Reds lose series to Braves amid rotational injuries

CINCINNATI – Two first-place teams – the Braves and the Reds – played three thrilling games in a weekend series at Great American Ball Park in front of three rowdy crowds. Everything was decided by one run.

It felt like baseball in October, and maybe fans would love to watch these teams again in the postseason. But if the Reds don’t solve their problems initially, their playoff chances will diminish.

“We were in every game. We lost the series, but it was a good atmosphere to play,” McLean said. “That’s where you want to be at the end of the season – games like that.”

A thrilling comeback with solid offensive support and solid hitting efforts helped cover the rotation in many of the Reds’ 41 wins, especially during their 12-game winning streak. But what happens when the comeback falls short and the bulls can’t come? It only underscores the seriousness of the situation.

The three starters—Luke Weaver, Graham Ashcraft, and Levi Stoudt—combined for 14 earned runs in ​10 1/3 innings pitched (12.91 ERA) this series. Overall, the rotation was ranked 28th in the MLB with a 5.91 ERA and 24 innings pitched while missing Hunter Greene and Nick Lodolo to injuries.

Stoudt gave up three runs and four hits over three innings pitched, with three walks and two strikeouts. The organization’s 13th prospect was called up by MLB Pipeline from Triple-A Louisville on Sunday, but not for his 5.00 ERA in 10 at bats starts.

Stoudt was coming off an injury and had lost again at Louisville, with 3 2/3 innings pitched over his previous two games.

By the third inning on Sunday, fatigue appeared to be setting in, as Stoudt gave up three runs to put the Reds up to a 3-0 deficit.

He was still in progress at Triple-A to recover health. [Stoudt] find out yesterday [he’s getting called up]Reds coach David Bell said, “He came up against this lineup.” Levi is a good player. will be here. He will do a good job here. Given the circumstances, this was a really good effort, and [he] He gave us a chance.”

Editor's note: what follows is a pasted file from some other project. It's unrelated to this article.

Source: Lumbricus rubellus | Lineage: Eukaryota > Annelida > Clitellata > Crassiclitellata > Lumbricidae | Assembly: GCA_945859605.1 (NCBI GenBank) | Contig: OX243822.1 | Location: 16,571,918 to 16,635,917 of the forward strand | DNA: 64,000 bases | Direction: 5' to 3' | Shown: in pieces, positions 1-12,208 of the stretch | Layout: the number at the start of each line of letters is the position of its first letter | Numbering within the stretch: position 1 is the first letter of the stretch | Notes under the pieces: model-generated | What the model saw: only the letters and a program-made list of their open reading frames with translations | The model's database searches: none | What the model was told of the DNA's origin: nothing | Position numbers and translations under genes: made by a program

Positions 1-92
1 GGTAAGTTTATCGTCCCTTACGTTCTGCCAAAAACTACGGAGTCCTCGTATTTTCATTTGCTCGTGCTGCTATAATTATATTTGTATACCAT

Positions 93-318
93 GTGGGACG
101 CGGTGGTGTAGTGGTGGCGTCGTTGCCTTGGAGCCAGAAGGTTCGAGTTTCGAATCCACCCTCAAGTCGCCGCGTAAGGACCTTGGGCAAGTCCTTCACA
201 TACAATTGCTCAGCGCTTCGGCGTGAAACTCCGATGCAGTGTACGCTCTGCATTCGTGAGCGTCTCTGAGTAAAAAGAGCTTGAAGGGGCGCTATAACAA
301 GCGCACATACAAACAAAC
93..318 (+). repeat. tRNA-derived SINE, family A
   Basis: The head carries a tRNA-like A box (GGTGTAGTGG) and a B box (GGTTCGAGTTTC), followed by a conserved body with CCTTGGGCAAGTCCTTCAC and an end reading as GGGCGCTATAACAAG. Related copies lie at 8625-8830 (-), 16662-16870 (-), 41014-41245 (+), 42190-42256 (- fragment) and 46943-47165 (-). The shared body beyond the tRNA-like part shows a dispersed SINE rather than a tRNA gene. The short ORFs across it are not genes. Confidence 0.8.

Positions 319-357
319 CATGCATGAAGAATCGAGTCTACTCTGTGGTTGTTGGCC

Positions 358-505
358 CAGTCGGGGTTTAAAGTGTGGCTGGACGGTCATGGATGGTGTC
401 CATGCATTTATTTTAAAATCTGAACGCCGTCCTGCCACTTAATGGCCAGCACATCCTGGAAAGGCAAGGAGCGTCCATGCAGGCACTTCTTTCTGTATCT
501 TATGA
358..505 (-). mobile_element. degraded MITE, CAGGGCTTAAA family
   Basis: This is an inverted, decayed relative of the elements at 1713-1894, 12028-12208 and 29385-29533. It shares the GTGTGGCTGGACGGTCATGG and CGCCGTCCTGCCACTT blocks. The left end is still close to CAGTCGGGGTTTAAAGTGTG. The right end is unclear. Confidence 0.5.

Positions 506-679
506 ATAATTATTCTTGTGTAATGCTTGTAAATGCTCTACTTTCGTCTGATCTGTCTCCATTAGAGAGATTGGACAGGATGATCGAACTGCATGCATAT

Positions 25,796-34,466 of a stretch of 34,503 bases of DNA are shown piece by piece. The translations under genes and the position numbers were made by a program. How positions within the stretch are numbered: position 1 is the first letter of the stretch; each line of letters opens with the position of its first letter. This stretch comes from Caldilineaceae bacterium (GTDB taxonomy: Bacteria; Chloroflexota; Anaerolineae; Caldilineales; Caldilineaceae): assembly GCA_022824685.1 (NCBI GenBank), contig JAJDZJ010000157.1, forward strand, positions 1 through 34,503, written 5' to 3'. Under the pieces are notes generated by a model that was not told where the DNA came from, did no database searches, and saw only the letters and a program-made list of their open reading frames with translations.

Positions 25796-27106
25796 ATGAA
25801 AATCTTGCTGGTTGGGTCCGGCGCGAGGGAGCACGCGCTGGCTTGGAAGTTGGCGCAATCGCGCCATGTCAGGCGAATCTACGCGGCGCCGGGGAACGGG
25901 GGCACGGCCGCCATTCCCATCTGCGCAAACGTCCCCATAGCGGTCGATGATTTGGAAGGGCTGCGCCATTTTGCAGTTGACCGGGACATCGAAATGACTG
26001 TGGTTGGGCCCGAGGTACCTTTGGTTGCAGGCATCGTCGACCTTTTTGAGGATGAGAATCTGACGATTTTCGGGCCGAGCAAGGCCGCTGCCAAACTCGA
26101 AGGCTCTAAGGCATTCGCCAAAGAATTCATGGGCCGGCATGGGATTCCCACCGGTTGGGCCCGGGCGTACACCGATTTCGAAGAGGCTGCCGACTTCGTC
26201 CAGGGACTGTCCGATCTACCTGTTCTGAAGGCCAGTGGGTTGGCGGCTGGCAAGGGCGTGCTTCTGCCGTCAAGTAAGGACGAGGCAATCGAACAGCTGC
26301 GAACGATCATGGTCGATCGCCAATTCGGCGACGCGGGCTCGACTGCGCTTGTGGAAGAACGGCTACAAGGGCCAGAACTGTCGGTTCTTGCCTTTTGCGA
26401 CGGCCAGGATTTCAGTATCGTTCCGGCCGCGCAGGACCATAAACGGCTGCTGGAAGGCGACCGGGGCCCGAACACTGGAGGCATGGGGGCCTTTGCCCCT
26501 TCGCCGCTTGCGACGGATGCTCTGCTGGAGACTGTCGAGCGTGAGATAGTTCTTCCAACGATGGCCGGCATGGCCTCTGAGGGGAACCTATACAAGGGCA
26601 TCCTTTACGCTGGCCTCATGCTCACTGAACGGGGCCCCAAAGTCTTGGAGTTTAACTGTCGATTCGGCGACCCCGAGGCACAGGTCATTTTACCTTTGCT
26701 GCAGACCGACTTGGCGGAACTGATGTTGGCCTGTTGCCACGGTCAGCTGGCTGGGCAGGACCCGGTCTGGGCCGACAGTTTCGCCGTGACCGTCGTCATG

Another Louisville player called in to pitch several innings, 30-year-old rookie Randy Wein, made his major league debut with one run allowed in 2 1/3 innings pitched. But the bulls were reduced. Ian Gibbot gave up a three-pointer to Matt Olson in the sixth inning that cut the tie 3-3. Closer Alexis Díaz came on to replace Buck Farmer in the eighth inning to close out a rally, but he walked two batters—one of which loaded the bases.

Once again, the Reds’ offense caused the shooters to clash. McLain, who doubled and scored on Spencer Steer’s RBI double in the third, had five RBIs. He hit a two-run homer in the fourth inning to make it 3-3 and added a leadoff homer in the seventh.

In the bottom of the eighth inning with Cincinnati trailing, 7–4, McClain hit his fourth extra base hit of the game with a two-run double. But in the ninth, with runners on the corners and one out, the Reds couldn’t push the go-ahead.

“It’s important to have an attitude and expectation to win in those close matches,” said Joey Votto. “I was frustrated that we lost the series. I thought these were winnable games. You know, every game is its own thing. Streak or not, I thought, ‘Let’s keep winning all the games out there.'” “

The Reds have a half-game lead over the Brewers in the NL Central race. General manager Nick Krall said last week that the club is looking for rookie pitchers, but that the market will be slow to move with many clubs still battling it out before the August 1 trade deadline.

The Reds’ rotation solution will have to come from within, meanwhile. Major league veteran Alec Mills signed with Louisville on May 17 and appeared in two games. No. 10 prospect Connor Phillips pitched well for Double-A Chattanooga and is close to being promoted to Triple-A.

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